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2,4,5-Trichlorophenol

95-95-4

Hazard Summary-Created in April 1992; Revised in January 2000

    Exposure to 2,4,5-trichlorophenol may occur during its production or use as a pesticide.  Acute (short-term) dermal exposure to 2,4,5-trichlorophenol may burn skin in humans.  It also irritates the eyes, nose, pharynx, and lungs in humans.  No information is available on the chronic (long-term), reproductive, developmental, or carcinogenic effects of 2,4,5-trichlorophenol in humans.  In one study, slight degenerative changes were observed in the liver and kidneys of rats chronically exposed to 2,4,5-trichlorophenol in their diet.  EPA has classified 2,4,5-trichlorophenol as a Group D, not classifiable as to human carcinogenicity.

Please Note: The main sources of information for this fact sheet are EPA's Integrated Risk Information System (IRIS), which contains information on oral chronic toxicity of 2,4,5-trichlorophenol and the RfD, and EPA's Health and Environmental Effects Document for Chlorinated Phenols. Another secondary source is the Hazardous Substances Data Bank (HSDB), a database of summaries of peer-reviewed literature.

Uses

  • 2,4,5-Trichlorophenol is used as a fungicide in paper and pulp mills, as an herbicide, and as an intermediate in the manufacture of other pesticides (e.g., the herbicides 2,4,5-trichlorophenoxyacetic acid and Silvex and the insecticide Ronnel). (1,2,6)

Sources and Potential Exposure

  • The most probable routes of human exposure to 2,4,5-trichlorophenol are inhalation and dermal contact of workers involved in the manufacture, formulation, or application of pesticides containing this compound. (1)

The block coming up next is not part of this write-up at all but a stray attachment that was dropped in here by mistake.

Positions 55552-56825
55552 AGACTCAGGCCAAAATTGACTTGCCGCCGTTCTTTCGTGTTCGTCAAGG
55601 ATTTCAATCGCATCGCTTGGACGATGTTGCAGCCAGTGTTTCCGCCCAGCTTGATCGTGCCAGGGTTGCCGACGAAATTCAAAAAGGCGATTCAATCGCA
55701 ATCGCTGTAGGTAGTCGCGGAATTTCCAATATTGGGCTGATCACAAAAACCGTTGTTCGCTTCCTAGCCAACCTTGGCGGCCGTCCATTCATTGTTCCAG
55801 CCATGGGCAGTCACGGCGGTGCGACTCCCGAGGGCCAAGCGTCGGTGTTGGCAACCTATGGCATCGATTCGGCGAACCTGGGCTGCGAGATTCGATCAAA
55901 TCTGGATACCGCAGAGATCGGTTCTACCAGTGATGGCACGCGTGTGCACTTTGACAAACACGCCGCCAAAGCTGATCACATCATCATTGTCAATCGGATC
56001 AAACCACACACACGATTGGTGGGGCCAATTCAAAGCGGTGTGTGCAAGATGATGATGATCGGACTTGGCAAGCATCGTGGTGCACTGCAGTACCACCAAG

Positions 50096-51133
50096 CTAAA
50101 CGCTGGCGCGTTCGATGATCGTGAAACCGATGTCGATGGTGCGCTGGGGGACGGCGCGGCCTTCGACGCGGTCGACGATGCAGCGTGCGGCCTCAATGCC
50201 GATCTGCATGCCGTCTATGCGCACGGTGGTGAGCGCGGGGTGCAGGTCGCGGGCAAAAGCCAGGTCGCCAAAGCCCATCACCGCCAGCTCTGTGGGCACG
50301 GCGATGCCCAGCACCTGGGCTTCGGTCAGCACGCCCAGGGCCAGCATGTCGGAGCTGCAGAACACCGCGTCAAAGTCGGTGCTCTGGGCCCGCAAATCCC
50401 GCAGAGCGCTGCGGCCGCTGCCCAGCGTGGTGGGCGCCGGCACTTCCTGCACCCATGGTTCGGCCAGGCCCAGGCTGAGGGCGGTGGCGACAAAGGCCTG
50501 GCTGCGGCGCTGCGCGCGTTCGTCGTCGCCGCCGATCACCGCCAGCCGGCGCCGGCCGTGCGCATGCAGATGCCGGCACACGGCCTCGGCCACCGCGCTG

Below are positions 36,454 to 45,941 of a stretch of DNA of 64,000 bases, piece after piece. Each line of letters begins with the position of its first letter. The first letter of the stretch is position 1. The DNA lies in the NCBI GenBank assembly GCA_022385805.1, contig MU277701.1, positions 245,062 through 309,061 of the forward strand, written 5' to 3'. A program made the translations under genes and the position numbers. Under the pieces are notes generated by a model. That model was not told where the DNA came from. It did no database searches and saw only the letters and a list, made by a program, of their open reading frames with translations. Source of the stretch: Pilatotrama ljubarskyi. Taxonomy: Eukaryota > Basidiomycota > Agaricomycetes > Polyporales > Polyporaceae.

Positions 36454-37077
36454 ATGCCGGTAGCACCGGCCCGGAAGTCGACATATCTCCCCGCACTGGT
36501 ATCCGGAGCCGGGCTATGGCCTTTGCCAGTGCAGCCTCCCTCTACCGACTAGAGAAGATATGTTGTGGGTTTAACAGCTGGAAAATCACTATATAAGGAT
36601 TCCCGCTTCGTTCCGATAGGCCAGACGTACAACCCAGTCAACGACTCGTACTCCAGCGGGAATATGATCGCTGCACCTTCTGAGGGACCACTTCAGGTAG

• 2,4,5-Trichlorophenol may be released through its production and use as a pesticide and pesticide intermediate. (2)
  • 2,4,5-Trichlorophenol may also be released in emissions from incinerators to the ambient air.  It has also been detected in drinking water.  The general population may be exposed to low levels of 2,4,5-trichlorophenol through air, food, or drinking water. (1,2)

Assessing Personal Exposure

  • No information was located regarding the measurement of personal exposure to 2,4,5-trichlorophenol.

Health Hazard Information

Acute Effects:
  • Acute dermal exposure to 2,4,5-trichlorophenol may burn the skin and produce redness and edema in humans.  It also irritates the eyes, nose, pharynx, and lungs in humans. (1)
  • Tests involving acute exposure of rats, mice, and guinea pigs have demonstrated 2,4,5-trichlorophenol to have moderate acute toxicity by oral exposure. (3)
Chronic Effects (Noncancer):
  • No information is available on the chronic effects of 2,4,5-trichlorophenol in humans.
  • In one study, slight degenerative changes were observed in the liver and kidneys of rats chronically exposed to 2,4,5-trichlorophenol in their diet. (2,4,5)
  • EPA has not established a Reference Concentration (RfC) for 2,4,5-trichlorophenol. (5)
  • The Reference Dose (RfD) for 2,4,5-trichlorophenol is 0.1 milligram per kilogram body weight per day (mg/kg/d) based on liver and kidney pathology in rats. The RfD is an estimate (with uncertainty spanning perhaps an order of magnitude) of a daily oral exposure to the human population (including sensitive subgroups) that is likely to be without appreciable risk of deleterious noncancer effects during a lifetime.  It is not a direct estimator of risk but rather a reference point to gauge the potential effects.  At exposures increasingly greater than the RfD, the potential for adverse health effects increases.  Lifetime exposure above the RfD does not imply that an adverse health effect would necessarily occur. (5)